Cardiovascular disease is arguably the biggest killer in developed countries, in the U.K alone there are 82000 deaths a year from coronary heart disease. CHD costs the country billions in direct patient treatment and care, not to mention the lost work days, it is estimated that there are 2.7 million suffering from CHD and 2 million of those have chest pains (angina). Over this paper I will discuss coronary heart disease in detail with emphasis on the causes and risk factors, symptoms, diagnosis and modern treatments. Firstly I will give an overview on how CHD affects the heart and the implications for the rest of the body.
The heart is a muscular pump, it requires blood for oxygen and nutrients just like every other muscle in our body and that blood is supplied to the heart through the coronary arteries (shown in the diagram below). In a healthy heart the blood flows through the arteries into the capillaries then into the muscle cells unrestricted and unobstructed. In a heart suffering from CHD the coronary arteries have become coated with a fatty deposit of cholesterol and triglycerides in a process called atherosclerosis, this stiffens them and restricts the blood flow to the heart muscles, the heart in turn has to work harder to force the blood through the narrow channel. Eventually the atherosclerotic plaque can build up so much that a thrombus (blood clot) occurs completely cutting off supply to the heart muscle cells which then begin to die of oxygen starvation, this in turn causes myocardial infarction (heart attack) which is often fatal even if treated as soon as possible.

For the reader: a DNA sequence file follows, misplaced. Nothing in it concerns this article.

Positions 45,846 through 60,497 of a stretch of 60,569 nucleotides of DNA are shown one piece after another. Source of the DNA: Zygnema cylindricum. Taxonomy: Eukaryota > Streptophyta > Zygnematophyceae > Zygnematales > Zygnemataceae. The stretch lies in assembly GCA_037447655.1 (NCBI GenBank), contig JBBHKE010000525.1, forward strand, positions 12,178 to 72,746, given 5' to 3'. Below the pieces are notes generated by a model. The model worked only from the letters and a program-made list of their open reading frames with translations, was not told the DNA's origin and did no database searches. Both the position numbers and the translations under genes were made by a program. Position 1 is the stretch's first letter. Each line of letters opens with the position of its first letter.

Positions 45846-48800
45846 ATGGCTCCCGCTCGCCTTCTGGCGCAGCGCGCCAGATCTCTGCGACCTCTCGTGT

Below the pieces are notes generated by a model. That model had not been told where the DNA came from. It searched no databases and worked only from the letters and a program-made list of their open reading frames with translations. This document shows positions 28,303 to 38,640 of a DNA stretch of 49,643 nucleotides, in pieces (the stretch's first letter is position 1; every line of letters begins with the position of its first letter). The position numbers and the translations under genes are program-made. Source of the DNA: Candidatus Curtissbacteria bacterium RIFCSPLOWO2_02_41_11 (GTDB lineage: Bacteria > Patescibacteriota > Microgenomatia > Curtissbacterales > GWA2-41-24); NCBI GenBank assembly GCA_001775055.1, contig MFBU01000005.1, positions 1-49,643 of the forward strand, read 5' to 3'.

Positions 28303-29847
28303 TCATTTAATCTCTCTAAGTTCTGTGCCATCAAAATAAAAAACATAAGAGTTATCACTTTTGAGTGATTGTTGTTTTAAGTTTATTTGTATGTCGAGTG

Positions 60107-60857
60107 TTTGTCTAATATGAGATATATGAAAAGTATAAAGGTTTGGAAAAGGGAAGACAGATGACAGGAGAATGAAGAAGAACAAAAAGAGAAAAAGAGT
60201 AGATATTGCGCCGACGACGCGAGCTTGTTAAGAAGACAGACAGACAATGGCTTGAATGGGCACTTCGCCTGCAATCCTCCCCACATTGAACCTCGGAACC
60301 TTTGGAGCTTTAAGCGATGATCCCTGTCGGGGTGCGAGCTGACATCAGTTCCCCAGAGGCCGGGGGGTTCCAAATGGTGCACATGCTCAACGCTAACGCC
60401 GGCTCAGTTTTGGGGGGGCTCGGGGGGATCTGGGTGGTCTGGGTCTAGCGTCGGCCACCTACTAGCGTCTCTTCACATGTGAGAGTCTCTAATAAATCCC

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Some people have a higher risk of developing CHD than others; those more at risk are people with diabetes, obesity, a poor diet high in saturated fats, smokers, living more sedentary lifestyles with little exercise and possible genetic predisposition. The key to preventing heart disease lies in minimalizing these factors by proper treatment diabetes, and lifestyle change. Diet is incredibly important in minimalizing the risk of CHD, high blood cholesterol has been linked to up to 47% of deaths from CHD. Cholesterol not a triglyceride, it is made from fats generally found in animal cells and is an essential part of the diet as it is used for the construction of our own hormones and cell membranes. Cholesterol is a fat therefore it is not soluble in water, so the body needs to convert it so it can transport it in the blood lumen, this conversion happens in the liver where the cholesterol is converted into 2 different lipoproteins: high density lipoprotein (HDL) and low density lipoprotein (LDL). HDL is made from a formation of cholesterol, protein and unsaturated fats, it is thought of as being beneficial to health because it transports cholesterol back to the liver where it is broken down or used to make bile, this reduces the levels of blood cholesterol and thus reduces the risk of heavy atherosclerotic plaque build-up in turn reducing ones risk of CHD. LDL is made from cholesterol, protein and saturated fats, it is these that deposit on the coronary artery walls. Saturated fats in the blood can decrease the effectiveness of LDL receptors in the liver so even less LDL is processed further increasing the amount in the blood stream; therefore LDL is viewed as the unhealthy cholesterol. There are certain foods that can reduce the amount of LDL in our blood, such as polyunsaturated fats that are found in foods like in fish and nuts. Monounsaturated fats found in foods like red meat and olive oil can increase the activity of LDL receptors that binds the LDL for processing in the liver. In general eating a low fat diet will reduce the amount LDLs in our bloodstream and keep the LDL receptors working. The amount of salt we eat also effects our rick of CHD, blood with elevated salt levels has decreased water potential which leads to increased blood pressure (hypertension). When hypertension is combined with atherosclerosis; more blood is being forced through a narrow coronary artery increasing the risk of rupturing the plaque coating the artery releasing the highly thrombogenic material contained within.